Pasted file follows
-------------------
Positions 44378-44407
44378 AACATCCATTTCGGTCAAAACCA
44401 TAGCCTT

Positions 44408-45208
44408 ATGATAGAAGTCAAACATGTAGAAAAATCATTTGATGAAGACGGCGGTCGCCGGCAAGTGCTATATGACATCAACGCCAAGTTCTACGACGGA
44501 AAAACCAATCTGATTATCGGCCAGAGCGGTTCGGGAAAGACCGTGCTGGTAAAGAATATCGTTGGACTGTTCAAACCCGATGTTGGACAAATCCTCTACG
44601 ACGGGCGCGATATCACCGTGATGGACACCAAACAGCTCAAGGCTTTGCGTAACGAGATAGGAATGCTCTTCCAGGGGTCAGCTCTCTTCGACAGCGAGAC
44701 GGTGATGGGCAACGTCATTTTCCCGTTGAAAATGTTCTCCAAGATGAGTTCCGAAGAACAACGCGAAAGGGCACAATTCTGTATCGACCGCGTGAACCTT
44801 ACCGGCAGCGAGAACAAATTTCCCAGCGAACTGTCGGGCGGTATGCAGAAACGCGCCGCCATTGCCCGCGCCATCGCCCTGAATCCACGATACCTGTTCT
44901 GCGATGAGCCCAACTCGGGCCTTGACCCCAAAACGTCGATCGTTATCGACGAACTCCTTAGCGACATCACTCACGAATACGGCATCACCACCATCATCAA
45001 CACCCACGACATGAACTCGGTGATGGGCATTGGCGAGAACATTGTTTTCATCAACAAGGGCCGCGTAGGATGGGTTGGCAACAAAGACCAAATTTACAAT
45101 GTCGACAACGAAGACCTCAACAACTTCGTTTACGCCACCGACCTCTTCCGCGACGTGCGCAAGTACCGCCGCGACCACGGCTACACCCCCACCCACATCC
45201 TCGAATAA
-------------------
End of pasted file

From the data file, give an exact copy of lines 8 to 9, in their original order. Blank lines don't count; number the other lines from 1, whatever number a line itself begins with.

44701 GGTGATGGGCAACGTCATTTTCCCGTTGAAAATGTTCTCCAAGATGAGTTCCGAAGAACAACGCGAAAGGGCACAATTCTGTATCGACCGCGTGAACCTT
44801 ACCGGCAGCGAGAACAAATTTCCCAGCGAACTGTCGGGCGGTATGCAGAAACGCGCCGCCATTGCCCGCGCCATCGCCCTGAATCCACGATACCTGTTCT